How to successfully hold on to an online job.

December 10, 2020

This is a sticking point for some people who would love to work online from their own homes. Can you make the grade so that your online job becomes a successful career?

OnTheGoSystems is organized into 12 separate teams each with defined team roles. This allows us to identify the needs of both the company and the teams, and also to provide opportunities for anyone in the company looking for new challenges or personal and professional growth.

David Garcia Watkins, our Star of the Month has been working for OnTheGoSystems since 2012.  That’s 8 years of successfully working online from his home near Malaga in Spain.

Let’s find out what has helped him last for so long …

Key 1  Build on past experiences and always remember to apply the best advice given to you.

David recalls: “One of my first jobs was in a car rental office. Back then everything was done with pen and paper. You can imagine the nightmare of having a clear picture of the availability of cars at any given moment. 

“There was an IBM computer that no one knew how to use and I asked to have it on my desk to be able to organize all this information in a more efficient way. So I started talking to my teammates about ideas.

“That was the first time I heard about the KISS principle, which stands for “Keep It Simple Stupid”. That must be by far the best piece of advice I ever received!”

Like father, like son

Key 2  Be flexible in taking on roles within the team environment

Over the years David has worked in different positions within the company: from support to development going through systems administration.  This has given him in-depth knowledge in different areas and has been helpful in different situations. For example, by simply reading the support channel chat, David can often share tips that help supporters progress quicker. This ends up in faster support for our customers.

Key 3  Very important –  improving teamwork skills

David’s advice:  “I am a good listener. While I am listening I can chip in with my own ideas on a subject. I try to think out of the box, show the different sides to a story, help seeing the big picture … we will often avoid surprises in the long run.

“Especially important for me is the way I like to receive information. Mattermost is our space for real time communication in the company. However, when you talk directly to another team member you don’t have to reply in real time. You could be talking to someone else, concentrating on a complicated task or having lunch (we all work in different time zones). So I like to use Mattermost as an asynchronous communication channel: reply-when-you-can (much like email).”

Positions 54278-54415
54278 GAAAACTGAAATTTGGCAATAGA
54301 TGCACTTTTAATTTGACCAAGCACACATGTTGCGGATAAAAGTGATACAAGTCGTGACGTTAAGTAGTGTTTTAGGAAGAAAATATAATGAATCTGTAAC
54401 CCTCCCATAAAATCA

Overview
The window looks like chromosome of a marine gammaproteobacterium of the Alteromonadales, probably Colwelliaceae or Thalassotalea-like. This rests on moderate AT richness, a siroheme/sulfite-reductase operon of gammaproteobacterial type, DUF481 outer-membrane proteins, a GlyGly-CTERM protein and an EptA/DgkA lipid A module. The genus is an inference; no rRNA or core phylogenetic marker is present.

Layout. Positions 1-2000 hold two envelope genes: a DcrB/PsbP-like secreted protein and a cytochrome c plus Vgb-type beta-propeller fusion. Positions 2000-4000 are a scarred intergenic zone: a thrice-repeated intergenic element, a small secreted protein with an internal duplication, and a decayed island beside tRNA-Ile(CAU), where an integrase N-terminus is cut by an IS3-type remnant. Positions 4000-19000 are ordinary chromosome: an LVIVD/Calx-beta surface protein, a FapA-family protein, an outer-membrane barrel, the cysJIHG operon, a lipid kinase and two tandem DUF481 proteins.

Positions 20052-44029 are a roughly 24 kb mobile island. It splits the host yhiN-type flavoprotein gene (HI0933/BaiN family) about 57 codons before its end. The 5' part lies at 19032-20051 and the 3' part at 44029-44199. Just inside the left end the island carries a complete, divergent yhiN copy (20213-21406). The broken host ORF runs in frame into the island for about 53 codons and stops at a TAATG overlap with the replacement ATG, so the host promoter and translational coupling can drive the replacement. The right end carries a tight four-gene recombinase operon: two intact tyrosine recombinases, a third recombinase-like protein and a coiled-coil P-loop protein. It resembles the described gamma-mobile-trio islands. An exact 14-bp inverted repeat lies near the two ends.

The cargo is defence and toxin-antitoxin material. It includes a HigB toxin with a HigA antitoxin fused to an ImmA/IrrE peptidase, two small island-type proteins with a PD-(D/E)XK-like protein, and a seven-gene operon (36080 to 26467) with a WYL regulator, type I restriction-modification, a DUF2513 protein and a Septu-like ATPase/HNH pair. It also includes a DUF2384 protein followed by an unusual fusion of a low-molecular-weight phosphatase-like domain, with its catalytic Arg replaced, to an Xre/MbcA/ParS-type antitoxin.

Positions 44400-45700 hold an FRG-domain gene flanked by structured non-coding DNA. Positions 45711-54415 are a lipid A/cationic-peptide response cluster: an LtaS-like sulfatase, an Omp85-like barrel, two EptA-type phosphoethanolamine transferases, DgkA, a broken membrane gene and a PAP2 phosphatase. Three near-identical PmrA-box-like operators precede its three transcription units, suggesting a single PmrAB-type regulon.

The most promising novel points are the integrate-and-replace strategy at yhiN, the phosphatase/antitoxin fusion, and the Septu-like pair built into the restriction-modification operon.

Key 4  Be willing to yield and to be open to some interruptions

“It’s easy for me to get carried away and jump into any conversation. I am learning to think twice before doing that. I don’t always have something useful to say :-)

“I believe interruptions are overrated. I don’t mind being interrupted at any time. Of course there are times I need to concentrate and I will just set my status to “Do not disturb” and get back to it later. But most of the time a small interruption will help your teammate a lot and I will take the chance to stretch my legs for a few minutes. 

“A small break every now and then is always beneficial. It helps me clear my mind (and ease my back)”.

Key 5 Enjoy the fruits of a successful project

 “When the person who designed a project is happy we are on to a good start.  

“Generally speaking, a project is successful when you keep getting feedback (good or bad). Getting bug reports or feature requests means the project is being used and it is good enough to ask for fixes and improvements.

“I like the idea of starting with a “minimum viable product” and iterating until no one has any more feedback. It’s all about the feedback really.”

Thank you David! 

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